You are given an opportunity to work – often on campus – to help pay your school expenses. Work-study programs are administered by the college aid office and are usually open to both middle-income and low-income students. You work at the job until the full reward, say, $1,200, is earned, and then the job is over. However, you may be able to qualify for another work-study job. Work-study programs can provide you with valuable work experience as well as cash.

Can I borrow money from my children to help them pay for college?

Borrowing from your child is an offbeat way to finance a college education.

But it can work, and it may provide some valuable tax breaks. If your child has money which he or she inherited or earned, you can borrow it at fair interest rates and use the funds for his education. You may be able to deduct the interest you pay to your child, subject to investment interest rule limitations, and your child pays tax on the interest at potentially lower income tax rates.For this to work, you must have a legal obligation to repay the loan, and you and the child must have a written agreement or note.

My daughter is going to be a freshman in college. Should I pay for all four years up front?

If she has selected a college or university, the school may let you pay for all four or five years of education up front. The school gets their money all at once; you get protection from rising tuition costs. Even if tuition goes up, you won’t have to come up with more cash. These programs can be a good deal if you can afford to pay for your child’s full education all at once.

Read the plan’s fine print, however, and make sure your child is serious about completing school. Under some plans, the college keeps some or all of the money if your child drops out or transfers to another school.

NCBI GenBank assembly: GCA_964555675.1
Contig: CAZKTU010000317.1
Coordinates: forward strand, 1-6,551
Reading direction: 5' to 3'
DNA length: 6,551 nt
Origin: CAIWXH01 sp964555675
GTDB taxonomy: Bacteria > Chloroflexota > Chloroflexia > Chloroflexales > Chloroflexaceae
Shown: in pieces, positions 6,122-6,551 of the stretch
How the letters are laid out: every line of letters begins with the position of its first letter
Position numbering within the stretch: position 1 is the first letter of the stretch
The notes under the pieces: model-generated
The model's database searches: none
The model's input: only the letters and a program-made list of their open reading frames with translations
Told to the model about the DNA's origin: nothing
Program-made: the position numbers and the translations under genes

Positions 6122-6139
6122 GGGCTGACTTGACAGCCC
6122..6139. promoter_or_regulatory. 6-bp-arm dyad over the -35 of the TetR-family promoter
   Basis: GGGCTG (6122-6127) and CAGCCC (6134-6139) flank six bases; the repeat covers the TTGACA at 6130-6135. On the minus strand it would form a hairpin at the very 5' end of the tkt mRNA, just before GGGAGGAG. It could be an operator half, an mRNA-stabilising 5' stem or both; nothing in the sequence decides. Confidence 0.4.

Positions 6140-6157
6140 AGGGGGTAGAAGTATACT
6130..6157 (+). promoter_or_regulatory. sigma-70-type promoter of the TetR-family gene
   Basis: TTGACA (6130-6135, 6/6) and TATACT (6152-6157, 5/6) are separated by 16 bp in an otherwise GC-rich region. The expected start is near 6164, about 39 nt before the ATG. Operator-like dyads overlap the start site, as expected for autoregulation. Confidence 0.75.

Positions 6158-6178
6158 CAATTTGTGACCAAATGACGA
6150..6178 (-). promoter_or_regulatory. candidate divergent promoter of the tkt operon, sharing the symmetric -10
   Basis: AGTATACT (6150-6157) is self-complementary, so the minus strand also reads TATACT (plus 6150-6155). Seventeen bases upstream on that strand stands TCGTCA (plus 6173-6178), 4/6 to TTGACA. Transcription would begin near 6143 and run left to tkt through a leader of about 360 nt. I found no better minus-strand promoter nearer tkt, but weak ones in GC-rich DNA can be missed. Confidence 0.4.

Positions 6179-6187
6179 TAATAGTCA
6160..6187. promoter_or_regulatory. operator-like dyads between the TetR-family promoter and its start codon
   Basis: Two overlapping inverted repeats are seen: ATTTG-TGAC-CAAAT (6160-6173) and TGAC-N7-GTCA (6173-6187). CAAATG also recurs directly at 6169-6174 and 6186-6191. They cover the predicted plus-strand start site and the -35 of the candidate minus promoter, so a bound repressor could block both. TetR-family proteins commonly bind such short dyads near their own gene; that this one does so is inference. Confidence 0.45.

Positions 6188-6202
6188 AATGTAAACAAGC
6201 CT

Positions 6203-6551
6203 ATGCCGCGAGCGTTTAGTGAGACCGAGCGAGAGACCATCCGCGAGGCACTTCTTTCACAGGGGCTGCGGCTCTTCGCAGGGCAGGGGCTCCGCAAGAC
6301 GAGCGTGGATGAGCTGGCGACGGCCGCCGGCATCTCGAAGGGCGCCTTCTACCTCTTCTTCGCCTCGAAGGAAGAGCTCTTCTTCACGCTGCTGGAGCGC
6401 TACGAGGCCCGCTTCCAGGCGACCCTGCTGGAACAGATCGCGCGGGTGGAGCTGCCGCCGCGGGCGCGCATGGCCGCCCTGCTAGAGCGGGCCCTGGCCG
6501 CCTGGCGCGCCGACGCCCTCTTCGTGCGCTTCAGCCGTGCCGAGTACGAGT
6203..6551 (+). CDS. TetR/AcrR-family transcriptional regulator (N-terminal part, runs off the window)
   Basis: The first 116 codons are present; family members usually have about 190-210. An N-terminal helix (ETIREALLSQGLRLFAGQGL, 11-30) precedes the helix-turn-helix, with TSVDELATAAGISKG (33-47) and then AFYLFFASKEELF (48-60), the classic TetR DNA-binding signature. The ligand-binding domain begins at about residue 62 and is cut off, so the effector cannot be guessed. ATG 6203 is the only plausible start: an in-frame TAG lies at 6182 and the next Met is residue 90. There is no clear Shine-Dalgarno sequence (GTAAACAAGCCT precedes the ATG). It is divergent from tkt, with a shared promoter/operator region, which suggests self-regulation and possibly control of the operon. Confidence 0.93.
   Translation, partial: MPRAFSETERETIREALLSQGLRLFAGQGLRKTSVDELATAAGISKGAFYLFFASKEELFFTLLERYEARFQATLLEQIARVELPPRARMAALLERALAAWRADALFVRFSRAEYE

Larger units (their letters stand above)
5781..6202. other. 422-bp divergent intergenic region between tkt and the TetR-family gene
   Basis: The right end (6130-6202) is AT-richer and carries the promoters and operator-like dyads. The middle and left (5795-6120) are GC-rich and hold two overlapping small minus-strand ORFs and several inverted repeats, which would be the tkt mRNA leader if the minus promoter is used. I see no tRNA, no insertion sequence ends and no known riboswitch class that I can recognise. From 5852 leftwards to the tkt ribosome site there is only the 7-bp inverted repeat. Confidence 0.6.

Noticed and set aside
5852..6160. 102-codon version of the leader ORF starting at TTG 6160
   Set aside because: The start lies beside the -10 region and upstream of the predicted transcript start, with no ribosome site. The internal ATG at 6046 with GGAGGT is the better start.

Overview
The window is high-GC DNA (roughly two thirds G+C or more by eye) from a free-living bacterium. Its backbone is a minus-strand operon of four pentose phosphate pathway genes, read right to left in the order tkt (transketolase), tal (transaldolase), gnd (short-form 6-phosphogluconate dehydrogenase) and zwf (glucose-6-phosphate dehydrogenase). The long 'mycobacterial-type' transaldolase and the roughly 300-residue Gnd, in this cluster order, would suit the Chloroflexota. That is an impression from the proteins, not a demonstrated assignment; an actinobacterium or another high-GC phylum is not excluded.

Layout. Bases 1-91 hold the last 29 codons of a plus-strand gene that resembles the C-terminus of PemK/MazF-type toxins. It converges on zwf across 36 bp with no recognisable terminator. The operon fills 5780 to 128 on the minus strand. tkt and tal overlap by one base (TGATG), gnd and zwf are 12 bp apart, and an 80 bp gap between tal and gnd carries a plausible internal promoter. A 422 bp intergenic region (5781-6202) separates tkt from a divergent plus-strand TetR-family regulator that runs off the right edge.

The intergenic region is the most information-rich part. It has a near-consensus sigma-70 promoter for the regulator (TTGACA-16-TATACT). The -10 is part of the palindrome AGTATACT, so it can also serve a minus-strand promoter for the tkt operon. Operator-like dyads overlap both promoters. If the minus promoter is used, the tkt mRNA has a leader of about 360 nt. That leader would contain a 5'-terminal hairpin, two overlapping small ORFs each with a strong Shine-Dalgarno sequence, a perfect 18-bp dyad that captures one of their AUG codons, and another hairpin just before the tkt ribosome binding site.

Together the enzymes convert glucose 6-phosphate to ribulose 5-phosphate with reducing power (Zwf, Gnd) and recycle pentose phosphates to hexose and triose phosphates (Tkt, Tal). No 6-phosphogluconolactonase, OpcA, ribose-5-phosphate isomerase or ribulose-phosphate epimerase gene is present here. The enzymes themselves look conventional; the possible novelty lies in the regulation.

Does it make sense to refinance a mortgage to pay for college?

Refinancing your mortgage to pay for college can make sense. If you get a lower interest rate, you can lower your monthly payments, thus freeing up money for college. Or, you can increase your mortgage to pay college costs. This lets you finance college expenses with a tax-deductible loan, make monthly payments over a longer period of time, and have a disciplined payment structure.

On the other hand, you reduce the equity in your home. And if you take out enough for four years of college, you will pay interest on some of the money before you need it. Depending on your situation, a home equity line of credit may be better.

Can I pay college tuition and other expenses on a monthly payment plans?

You might be able to pay college expenses monthly. More colleges and universities are allowing payment plans for tuition, fees, books, and room and board. You generally pay an extra fee, and then your monthly payments are prorated for projected annual expenses. Check with the college registrar’s office, or read the financial aid materials in the college’s application packets.

If I pay someone else’s tuition or medical bills, will I have to pay gift tax?

Not if you do it right. Be sure to pay the institution directly, and your generous help won’t count toward the annual gift-tax exclusion or mean you have to file a gift tax return.